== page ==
Tasmania’s Overland Track is an iconic 65km multi-day hike with more magical moments than you can shake a hiking pole at, not to mention all the potential side trips. Explorer Emily Barlow did the track and shares her pick of the highs (and a few of the lows).
The Overland Track
Undertaking the Overland Track – the famous one-way track located in the Cradle Mountain Lake St-Clair National Park in Tasmania – is some people’s idea of a truly physically and mentally challenging venture. For us, it was our idea of a family holiday and though not without difficulty, it was relaxing in ways I didn’t expect. Spending 7 days hiking, untethered from technology and civilisation, you begin to notice minute changes in the landscape. Time has less substance. Your ears prick to new sounds, your nose detects different fragrances.
With 7 days of hiking and over 100km distance under the belt, here are some highlights of the Overland Track.
World Heritage Wilderness
It goes without saying that you’ll experience beautiful scenery when trekking through a remote alpine landscape which can only be accessed by foot. The beauty of the Overland Track – a Wilderness World Heritage area – is in the spongy cushion plants, the widespread buttongrass moorlands, the twisted ancient rainforests and the glorious smell of alpine. It’s in the dainty wildflowers, the spiky pandanus and the trickling streams.
With sightings of pademelons, lizards, native birds, tiger snakes and platypus if you’re lucky, you know you’re wandering through a rare and precious ecosystem.
Despite being renowned for tumultuous weather (expect rain, hail, snow and sunshine), we were granted seven days of clear skies and reasonable temperatures, meaning we could fully appreciate the occasional dip in glacially cold waterfalls and lakes. The stillness of Lake Windemere and Lake Will were mesmerising, while D’Alton Falls and Fergusson Falls glistened, the cool stinging your skin.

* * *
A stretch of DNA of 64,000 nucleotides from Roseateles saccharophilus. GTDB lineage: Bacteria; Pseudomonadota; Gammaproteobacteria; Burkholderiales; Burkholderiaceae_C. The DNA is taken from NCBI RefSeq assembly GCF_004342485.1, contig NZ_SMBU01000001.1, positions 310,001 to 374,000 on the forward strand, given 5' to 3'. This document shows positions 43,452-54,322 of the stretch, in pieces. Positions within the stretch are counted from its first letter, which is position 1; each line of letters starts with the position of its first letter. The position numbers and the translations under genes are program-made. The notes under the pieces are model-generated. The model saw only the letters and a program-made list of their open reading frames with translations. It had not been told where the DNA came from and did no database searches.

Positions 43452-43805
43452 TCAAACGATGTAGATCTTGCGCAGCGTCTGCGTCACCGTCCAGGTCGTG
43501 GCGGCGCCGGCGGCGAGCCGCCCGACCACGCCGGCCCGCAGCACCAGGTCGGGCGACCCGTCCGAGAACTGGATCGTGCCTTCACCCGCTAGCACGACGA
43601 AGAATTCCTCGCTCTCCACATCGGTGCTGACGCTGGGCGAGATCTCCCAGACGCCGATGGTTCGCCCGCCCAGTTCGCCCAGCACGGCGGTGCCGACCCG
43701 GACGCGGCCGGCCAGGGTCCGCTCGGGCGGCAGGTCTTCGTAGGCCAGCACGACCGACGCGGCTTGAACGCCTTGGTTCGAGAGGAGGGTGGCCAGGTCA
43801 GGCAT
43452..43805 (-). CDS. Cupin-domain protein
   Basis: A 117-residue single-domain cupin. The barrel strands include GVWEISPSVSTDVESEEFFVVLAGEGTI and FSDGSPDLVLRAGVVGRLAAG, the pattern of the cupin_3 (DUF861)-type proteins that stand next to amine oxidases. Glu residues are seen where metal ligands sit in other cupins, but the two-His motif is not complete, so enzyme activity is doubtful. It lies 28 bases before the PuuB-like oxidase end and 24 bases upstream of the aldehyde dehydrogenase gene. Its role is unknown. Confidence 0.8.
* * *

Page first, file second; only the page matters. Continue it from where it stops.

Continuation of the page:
Jo, my fearless mother and trek leader reminisced to me at Christmas how she felt she could never tire of the endless vista of mountains, the ancient landscape, the way you become dwarfed by nature.
“You just can’t get enough of it. Of course some places you have to leave because it’s getting cold, but you’re just so drawn to want to stay there forever.”
A Distraction From Reality
As the landscape slowly changes, so does the hastiness of your thoughts. Embarking on a trek like this and dedicating each day to walking one foot in front of the other is a surefire way to detox from the hustle of the real world.
“In a world that’s so busy and technologically driven, where you are constantly looking at phones and messages, it’s amazing to have a forced disconnect from that world and connect with one where you walk along lazily and engage in conversation in a natural, relaxed and easy-going way,” Jo comments.
“The conversation changes depending on whoever is walking at your pace.”
Between the chatter, respite was found multiple times per day, chilling out on the side of the track, soaking in the surroundings while waiting for yet another pot of coffee to brew. Why rush to the finish line every day?
Instead of sitting on Facebook on your couch of an evening, you’re sitting on a deck overlooking the burnt orange of sunset deepen behind Mt Oakleigh. I know what setting I prefer.
The Challenging Side Trips
The side trips and mountain climbs of the Overland Track were an indescribable delight. A challenging, knee-crunching delight. Breathless about halfway up the climb to Mt Ossa, Tasmania’s highest mountain at 1617m, I was shaking from lack of food and the dry summer sun was searing my back; I was fairly ready to pack it in.
But then the sound of Jo reminding me got me re-energised, “Small steps, take a break, eat some dried fruit, it’ll all be worth it”.
When the track starts snaking through cushion plants and century-old King Billy pines, blackened and dry from recent bushfires, you feel a wonderful sense that this is a truly unique landscape.